By Shanny Basar

ESMA: Only 220 Bonds Are Liquid

The European Securities and Markets Authority said that just 220 bonds are liquid enough to have to meet the pre- and post-trade requirements in new European Union regulations.

Esma today published its first liquidity assessment for bonds after analysing trading data for the first quarter of this year. The regulator found that only 220 bonds, out of 71,000, were sufficiently liquid to be subject to the real-time transparency requirements of MiFID II, which came into force in the European Union this year. MiFID II mandates post-trade publication of the price and quantity of trades in liquid bonds in real-time via approved publication arrangements (APAs). However reporting can be deferred for blocks above the large-in-scale thresholds , or above a size specific to the instrument.

The regulator said in a statement: “The quality of Esma’s assessment depends on the data submitted to Esma: the data received so far, for the first quarter of 2018, is not fully complete for most instruments. These data completeness and quality issues result in a lower number of liquid instruments identified compared to Esma’s earlier transitional transparency calculations.”

In December last year Esma published its transitional transparency calculations for fixed income using data from Trax, the MarketAxess subsidiary. At that time 566 out of 61,761 bonds which traded in the quarter ending 31 Oct 2017 met the liquidity thresholds.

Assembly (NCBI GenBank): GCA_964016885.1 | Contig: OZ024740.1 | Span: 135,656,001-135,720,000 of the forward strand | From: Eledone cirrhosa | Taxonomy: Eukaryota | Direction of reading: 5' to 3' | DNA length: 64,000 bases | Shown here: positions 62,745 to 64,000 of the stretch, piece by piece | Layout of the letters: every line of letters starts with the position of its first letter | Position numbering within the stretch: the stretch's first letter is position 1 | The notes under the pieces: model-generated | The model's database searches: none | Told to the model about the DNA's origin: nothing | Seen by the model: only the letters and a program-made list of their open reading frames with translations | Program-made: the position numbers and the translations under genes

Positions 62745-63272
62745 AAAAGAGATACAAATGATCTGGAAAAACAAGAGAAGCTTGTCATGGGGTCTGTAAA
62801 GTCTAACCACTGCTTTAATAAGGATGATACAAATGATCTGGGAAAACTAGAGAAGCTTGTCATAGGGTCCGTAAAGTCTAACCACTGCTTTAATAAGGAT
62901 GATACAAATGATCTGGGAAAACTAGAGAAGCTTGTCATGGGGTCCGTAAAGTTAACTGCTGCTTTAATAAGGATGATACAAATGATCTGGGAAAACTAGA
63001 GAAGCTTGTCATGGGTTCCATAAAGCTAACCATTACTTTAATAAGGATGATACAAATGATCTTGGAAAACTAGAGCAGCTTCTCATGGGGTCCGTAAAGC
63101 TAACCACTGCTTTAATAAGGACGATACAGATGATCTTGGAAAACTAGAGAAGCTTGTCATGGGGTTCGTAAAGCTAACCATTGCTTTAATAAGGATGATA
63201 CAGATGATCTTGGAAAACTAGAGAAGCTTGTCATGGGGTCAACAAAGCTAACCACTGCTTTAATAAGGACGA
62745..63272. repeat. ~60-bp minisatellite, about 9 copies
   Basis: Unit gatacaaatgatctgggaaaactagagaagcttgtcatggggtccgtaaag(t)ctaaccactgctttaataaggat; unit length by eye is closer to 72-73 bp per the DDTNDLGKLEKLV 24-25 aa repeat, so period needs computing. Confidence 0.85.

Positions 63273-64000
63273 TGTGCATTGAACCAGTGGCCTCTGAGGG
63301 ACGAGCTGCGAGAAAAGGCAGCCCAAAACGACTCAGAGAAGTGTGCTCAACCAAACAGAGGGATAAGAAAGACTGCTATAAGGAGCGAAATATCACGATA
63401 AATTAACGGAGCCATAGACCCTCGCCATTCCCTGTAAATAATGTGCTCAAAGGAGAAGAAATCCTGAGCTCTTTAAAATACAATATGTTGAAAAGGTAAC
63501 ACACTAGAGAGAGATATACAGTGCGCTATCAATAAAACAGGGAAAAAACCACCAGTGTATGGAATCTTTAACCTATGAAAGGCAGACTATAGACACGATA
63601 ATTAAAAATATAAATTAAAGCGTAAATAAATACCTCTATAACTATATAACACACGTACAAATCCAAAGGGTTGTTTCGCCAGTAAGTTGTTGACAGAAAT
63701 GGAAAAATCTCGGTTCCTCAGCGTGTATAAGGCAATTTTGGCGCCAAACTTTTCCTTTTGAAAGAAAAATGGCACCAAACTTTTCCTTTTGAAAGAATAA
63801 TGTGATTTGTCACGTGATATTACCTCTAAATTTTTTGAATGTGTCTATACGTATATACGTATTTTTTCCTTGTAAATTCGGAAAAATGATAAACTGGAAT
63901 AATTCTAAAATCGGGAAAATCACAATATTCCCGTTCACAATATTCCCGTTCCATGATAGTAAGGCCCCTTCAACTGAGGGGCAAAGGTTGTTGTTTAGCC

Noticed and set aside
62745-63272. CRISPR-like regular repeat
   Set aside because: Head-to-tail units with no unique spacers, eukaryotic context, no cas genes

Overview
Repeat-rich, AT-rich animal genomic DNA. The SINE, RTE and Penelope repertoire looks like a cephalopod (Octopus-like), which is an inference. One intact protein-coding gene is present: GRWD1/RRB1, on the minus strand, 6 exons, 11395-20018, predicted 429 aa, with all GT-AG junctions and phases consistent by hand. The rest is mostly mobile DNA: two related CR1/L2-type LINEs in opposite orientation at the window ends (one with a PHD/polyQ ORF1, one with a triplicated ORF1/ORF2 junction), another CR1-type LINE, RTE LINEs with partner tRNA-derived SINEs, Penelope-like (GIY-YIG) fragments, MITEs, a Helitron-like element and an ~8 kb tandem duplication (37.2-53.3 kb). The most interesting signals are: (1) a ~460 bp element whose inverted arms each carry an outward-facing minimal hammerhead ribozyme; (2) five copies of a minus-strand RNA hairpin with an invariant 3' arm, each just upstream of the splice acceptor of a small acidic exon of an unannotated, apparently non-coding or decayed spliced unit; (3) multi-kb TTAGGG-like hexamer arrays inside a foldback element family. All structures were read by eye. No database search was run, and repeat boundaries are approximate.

Christophe Roupie, head of Europe and Asia for MarketAxess and Trax, said in December: “Only 157 corporate bonds out of 39,000 ISINs have been deemed liquid, demonstrating further the illiquid nature of the corporate bond market, and the need for alternative ways to source liquidity in those markets.”

Liquidity assessments will be updated on a quarterly basis. “However, additional data and corrections submitted to Esma may result in further updates within each quarter,” added the regulator.

Esma continued that it will co-operate with national regulators to address the poor data quality and will also work on making the publication process more robust.

Dan Davies, senior research advisor at Frontline Analysts, said:

Tasos Vossos at Bloomberg said:

The Association for Financial Markets in Europe said:

Panelists at the AFME European Market Liquidity Conference in London in March said the need to collect data from a number of APAs is expensive and cumbersome.

Juan Landazabal, global head of fixed income and foreign exchange trading at Deutsche Asset Management, said on the panel: “The landscape is fragmented and there is no more transparency than in November last year.”

Ashlin Kohler, fixed income market structure at Citi, agreed that the MiFID II data is not useful in its current state and the industry need to significantly invest in data analytics. She said: “Commercial solutions for a consolidated tape will evolve and more innovative vendors will emerge.”

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